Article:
Posted 7/20/2012 10:44 PM (GMT -6)
Hi too much,
I checked several books and found some interesting information in the book Why Do I Still
have Thyroid Problems When My Lab Tests are Normal by Datis Kharrazian. I think it is
a really good book but I read a few reviews on Amazon that said they thought he was a
quack, so I will leave it up to you. This is what he has to say and the pattern that may
possibly fit your situation:
The thyroid is extremely sensitive to the slightest changes in body chemistry: that's
its job - to detect subtle shifts and compensate for them. When these shifts become
chronic, however, the thyroid fatigues and falters. Blood sugar that is always too low
or too high, hormone imbalances, adrenal dysfunction, chronic inflammation, nutriitional
deficiencies, toxicity, liver congestion, poor digestive health, and the use of hormone
creams or pills are all triggers for a functional thyroid imbalance.
Low thyroid function falls into one of six patterns, only one of which can be resolved with
thyroid medication. Also, two or more patterns may exist simultaneously. While a serum
blood test is intergral to assessment, a person's symptoms, medical history, and
prescription drug use, such as oral contraceptive or estrogen cream, are also important
considerations. The following descriptions introduce the patterns..........
(This is the one that I think your lab tests and symptoms fit)
2. HYPOTHYROIDISM SECONDARY TO PITUITARY HYPOFUNCTION
This is a very common pattern of functional hypothyroidism. In this case, TSH will be low
(below 1.8) although not as low as with hyperthyroidism, and the person will have
symptoms of an underactive thyroid. Chronic stressors are at the root of this pattern
because they fatigue the pituitary gland at the base of the brain. As a result, the
pituitary fails to signal the thyroid to release enough TSH to stimulate its activity.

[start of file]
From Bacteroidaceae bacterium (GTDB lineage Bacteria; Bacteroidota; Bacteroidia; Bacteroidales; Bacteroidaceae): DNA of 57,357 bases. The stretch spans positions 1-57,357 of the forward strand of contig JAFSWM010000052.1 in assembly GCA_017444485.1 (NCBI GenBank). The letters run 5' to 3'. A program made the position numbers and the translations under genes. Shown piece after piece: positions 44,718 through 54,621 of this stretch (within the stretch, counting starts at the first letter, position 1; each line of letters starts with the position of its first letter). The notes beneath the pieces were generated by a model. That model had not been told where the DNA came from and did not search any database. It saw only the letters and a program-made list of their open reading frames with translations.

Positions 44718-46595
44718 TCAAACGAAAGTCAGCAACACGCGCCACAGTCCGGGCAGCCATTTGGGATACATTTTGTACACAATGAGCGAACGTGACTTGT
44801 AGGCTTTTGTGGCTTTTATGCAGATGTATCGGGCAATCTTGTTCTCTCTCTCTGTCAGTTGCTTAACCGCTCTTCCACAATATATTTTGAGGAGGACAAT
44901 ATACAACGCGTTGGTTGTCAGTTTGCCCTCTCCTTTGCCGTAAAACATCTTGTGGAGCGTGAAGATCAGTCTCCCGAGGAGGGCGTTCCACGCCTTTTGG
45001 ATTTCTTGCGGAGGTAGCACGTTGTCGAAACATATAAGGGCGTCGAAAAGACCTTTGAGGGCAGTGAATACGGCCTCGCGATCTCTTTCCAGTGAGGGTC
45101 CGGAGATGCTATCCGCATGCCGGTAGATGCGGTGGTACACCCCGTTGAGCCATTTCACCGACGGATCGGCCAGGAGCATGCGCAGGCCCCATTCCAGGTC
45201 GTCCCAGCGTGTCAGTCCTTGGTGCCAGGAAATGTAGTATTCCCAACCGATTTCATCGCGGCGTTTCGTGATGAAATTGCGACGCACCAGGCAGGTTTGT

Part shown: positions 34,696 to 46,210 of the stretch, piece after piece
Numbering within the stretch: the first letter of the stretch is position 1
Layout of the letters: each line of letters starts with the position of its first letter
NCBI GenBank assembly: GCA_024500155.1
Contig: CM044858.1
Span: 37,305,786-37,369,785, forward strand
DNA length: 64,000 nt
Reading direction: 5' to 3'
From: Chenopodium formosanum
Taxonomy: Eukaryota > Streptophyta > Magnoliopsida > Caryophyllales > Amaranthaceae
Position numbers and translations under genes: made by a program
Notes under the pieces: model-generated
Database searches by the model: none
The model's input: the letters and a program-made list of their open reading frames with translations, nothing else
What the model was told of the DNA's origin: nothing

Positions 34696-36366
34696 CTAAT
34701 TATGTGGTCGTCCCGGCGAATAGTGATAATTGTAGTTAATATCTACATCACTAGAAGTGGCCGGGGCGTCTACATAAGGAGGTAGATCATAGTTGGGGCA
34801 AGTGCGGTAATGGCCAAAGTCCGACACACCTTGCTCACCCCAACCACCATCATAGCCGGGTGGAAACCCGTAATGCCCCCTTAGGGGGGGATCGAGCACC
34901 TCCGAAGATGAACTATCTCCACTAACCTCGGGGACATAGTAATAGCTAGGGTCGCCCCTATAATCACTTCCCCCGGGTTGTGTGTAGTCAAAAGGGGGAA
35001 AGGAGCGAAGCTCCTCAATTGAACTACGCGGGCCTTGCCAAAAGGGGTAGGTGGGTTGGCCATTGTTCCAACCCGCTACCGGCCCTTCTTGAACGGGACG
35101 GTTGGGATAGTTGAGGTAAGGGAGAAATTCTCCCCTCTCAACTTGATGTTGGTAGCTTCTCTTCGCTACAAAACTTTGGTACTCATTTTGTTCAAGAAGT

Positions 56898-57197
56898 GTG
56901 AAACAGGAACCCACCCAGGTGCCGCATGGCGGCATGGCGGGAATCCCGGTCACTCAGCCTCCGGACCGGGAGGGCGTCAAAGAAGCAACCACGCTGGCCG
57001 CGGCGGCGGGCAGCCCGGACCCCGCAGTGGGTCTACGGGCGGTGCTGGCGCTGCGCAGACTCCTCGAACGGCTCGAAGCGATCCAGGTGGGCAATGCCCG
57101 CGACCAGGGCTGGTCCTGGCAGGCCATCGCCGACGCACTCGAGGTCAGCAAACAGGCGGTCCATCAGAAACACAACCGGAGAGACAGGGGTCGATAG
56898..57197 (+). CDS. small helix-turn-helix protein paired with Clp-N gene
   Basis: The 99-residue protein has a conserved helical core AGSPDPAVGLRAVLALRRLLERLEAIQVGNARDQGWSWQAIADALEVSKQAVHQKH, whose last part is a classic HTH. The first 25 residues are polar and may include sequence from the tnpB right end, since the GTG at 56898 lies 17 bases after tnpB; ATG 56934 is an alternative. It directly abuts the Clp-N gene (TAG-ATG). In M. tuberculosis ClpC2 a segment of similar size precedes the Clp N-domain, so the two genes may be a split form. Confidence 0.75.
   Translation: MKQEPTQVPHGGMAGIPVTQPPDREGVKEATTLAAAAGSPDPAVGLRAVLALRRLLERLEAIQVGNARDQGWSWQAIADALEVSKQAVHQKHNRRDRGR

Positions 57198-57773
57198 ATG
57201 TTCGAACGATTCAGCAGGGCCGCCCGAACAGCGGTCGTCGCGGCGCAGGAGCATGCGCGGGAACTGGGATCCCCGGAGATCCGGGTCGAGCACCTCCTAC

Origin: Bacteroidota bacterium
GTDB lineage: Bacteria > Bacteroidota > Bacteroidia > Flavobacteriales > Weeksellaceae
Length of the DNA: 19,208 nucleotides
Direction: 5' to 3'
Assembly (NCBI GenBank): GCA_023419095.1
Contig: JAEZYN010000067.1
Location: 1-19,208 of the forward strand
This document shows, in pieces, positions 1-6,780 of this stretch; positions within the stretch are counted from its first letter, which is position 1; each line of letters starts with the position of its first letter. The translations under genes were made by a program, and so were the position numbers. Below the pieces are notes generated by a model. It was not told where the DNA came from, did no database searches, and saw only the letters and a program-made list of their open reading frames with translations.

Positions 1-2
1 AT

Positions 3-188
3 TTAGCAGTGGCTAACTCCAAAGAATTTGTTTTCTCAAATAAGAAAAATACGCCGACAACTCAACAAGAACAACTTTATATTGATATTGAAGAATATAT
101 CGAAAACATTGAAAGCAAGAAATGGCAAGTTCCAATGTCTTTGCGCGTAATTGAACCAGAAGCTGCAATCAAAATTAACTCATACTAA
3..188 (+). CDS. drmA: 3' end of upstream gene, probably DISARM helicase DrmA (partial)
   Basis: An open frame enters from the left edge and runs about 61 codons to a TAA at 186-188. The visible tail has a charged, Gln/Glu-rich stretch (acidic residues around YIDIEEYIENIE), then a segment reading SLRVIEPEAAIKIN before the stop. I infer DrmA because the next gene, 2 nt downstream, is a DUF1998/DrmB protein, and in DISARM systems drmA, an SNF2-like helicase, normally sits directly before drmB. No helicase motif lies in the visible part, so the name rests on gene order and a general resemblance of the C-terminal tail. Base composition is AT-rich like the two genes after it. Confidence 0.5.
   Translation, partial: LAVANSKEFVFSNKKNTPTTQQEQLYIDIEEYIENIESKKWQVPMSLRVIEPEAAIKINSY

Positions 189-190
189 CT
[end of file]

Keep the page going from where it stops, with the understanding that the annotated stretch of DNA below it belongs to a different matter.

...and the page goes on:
In other words, the thyroid gland may be perfectly fine, but nobody is telling it to go
to work because the pituitary is asleep on the job.
Pituitary hypofunction is usually the result of four things. The first and most common
trigger is an active stress response, which is nearly universal in the United States. A
busy lifestyle, poor diet, inadequate sleep, too much caffeine, a high-carbohydrate
diet, chronic inflammation, and viral or bacterial infections are just a few of the factors
that wear our our adrenal glands and depress thyroid function.
Second is postpartum depression......
Third, interestingly, is the inappropriate use of thyroid medications. Many doctors
prescribe their symptomatic patients thyroid medications, even if their blood test
results are normal. These patients may feel better once they start taking the
medication....for a little while. But because they are flooding their system with
unnecessary thyroid hormone, their cells develop resistance to it. Weary of being
incessantly bombarded by too much thyroid hormone, the cells slam the door shut
so no more can get it.
When thyroid hormones can't get into the cells to regulate metabolism, hypothyroid
symptoms return. The person either quits taking the medication or is prescribed a
higher dose, exacerbating the problem......
This scenario can also come into play when a clinician prescribes thyroid medication
to a person with Hashimoto's but doesn't address his or her autoimmune condition.
In summary, there are three criteria for identifying hypothyroidism secondary to
- TSH below 1.8
- T4 below 6
- hypothyroid symptoms
Functional blood chemistry pattern
Thyroid stimulating hormone (TSH) - Low, below 1.8
Total T4 (TT4) - Normal or low
Free T4 (FT4) - Normal or low
Free Thyroxine Index (FTI) - Normal or low
Resin T3 uptake (T3U) - Normal
Free T3 (FT3) - Normal or Low
Reverse T3 (tT3) - Normal
Thyroid Antibodies - Negative
So it sounds like you and your doctor are on the right track. I hope this helps. Let me know
what you find out when he tests your adrenals. I'm so glad that they took you off the
antidepressants and hope you can finally get to the bottom of it. Good luck.